Wake Forest Baptist Health researchers have received a five-year, $2.53 million federal grant geared toward determining whether a novel brain-imaging technique can identify Alzheimer’s disease in its early stages.
The grant comes from the National Institutes of Health.
Using an animal model, the researchers will employ a tracer for positron emission tomography (PET scanning) to image microtubules — microscopic tubes that help define the structure and movement of cells — in the brain.
Researchers said that when microtubules “start disintegrating or detangling, they can’t do their job anymore. The neurons begin to degenerate and cognition declines.”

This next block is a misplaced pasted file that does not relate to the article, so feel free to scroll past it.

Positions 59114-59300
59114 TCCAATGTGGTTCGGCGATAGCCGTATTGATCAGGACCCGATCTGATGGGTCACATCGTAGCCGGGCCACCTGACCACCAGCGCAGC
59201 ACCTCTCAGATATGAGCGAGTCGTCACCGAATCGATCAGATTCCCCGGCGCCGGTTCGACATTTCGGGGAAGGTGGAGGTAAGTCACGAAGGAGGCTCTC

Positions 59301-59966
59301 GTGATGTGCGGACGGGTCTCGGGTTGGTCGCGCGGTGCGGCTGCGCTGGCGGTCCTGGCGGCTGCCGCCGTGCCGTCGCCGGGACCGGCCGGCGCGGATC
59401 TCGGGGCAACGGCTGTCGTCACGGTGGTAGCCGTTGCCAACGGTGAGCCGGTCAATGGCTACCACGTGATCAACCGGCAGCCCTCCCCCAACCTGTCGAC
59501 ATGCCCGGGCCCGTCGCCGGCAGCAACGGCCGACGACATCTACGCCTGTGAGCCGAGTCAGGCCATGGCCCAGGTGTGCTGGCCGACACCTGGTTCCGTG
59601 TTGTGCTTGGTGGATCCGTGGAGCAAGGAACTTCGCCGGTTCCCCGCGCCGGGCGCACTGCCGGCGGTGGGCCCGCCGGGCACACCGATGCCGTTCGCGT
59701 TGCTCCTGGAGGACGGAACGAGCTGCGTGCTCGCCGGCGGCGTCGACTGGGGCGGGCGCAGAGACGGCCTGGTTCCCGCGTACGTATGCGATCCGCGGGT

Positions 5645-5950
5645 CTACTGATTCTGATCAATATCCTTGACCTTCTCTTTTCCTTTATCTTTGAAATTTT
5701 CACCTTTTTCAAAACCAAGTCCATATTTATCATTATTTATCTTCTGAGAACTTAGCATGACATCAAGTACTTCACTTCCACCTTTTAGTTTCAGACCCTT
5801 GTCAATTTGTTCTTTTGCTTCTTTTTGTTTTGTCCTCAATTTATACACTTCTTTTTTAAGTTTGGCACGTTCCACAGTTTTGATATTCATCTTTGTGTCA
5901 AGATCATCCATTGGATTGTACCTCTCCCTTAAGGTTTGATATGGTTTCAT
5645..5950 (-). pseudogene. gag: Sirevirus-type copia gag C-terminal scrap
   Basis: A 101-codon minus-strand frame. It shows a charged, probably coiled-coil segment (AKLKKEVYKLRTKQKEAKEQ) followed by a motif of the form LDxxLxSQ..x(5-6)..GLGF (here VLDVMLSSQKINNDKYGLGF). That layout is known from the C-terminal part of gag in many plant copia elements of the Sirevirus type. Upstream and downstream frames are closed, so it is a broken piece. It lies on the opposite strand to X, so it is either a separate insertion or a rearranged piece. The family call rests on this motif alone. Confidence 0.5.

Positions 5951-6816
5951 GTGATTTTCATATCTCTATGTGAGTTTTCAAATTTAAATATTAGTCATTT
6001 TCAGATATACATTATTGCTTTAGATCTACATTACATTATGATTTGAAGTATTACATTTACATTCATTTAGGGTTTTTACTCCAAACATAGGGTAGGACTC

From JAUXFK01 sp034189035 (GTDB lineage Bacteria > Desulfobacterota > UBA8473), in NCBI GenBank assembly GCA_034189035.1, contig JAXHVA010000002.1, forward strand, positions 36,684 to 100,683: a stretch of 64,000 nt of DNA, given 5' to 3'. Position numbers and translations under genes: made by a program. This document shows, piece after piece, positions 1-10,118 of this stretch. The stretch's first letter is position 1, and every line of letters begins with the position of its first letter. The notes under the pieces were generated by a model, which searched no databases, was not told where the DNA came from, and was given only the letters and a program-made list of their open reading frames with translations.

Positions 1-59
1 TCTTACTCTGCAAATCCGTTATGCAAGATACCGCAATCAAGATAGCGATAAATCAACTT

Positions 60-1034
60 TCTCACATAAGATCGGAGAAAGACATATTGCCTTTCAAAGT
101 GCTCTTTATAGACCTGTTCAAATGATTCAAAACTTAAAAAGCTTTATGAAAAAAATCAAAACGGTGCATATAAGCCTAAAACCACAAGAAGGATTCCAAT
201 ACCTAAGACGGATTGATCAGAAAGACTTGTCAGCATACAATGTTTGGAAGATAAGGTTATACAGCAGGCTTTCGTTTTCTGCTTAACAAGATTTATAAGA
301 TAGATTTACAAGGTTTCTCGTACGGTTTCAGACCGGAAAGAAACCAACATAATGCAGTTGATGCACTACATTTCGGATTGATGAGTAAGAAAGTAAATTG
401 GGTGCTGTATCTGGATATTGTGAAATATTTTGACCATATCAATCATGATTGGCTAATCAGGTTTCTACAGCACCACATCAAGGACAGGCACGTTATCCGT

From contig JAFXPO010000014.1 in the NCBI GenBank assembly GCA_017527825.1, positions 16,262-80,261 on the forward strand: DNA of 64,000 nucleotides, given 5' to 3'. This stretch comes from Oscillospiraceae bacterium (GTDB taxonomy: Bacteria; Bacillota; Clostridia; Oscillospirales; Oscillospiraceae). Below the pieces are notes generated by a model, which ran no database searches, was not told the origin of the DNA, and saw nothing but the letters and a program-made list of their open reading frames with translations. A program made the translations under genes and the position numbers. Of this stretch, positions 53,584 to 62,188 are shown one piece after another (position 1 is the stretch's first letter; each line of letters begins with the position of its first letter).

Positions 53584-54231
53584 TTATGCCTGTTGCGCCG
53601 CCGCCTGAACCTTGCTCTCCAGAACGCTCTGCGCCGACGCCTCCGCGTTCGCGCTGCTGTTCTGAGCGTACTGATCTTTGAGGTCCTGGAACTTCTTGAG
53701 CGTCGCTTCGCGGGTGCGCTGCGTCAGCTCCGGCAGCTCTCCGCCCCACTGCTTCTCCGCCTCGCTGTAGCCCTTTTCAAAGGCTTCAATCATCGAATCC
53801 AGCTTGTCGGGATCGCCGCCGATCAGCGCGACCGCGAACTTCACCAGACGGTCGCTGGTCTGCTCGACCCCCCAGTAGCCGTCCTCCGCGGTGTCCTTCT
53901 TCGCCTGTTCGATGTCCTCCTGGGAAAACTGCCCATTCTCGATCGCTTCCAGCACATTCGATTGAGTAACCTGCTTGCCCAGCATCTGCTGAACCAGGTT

While microtubule impairments are implicated in several stages of the progression of Alzheimer’s, researchers said the related neurodegeneration occurs significantly before the appearance of any symptoms of the disease.
Researchers will inject the microtubule PET tracer in healthy and Alzheimer’s mice and scan their brains at two-month intervals. The imaging tracer are hypothesized to bind only to those microtubules that are intact. The tracer’s lack of binding, conversely, should indicate that the microtubules have deteriorated and the onset of disease has begun.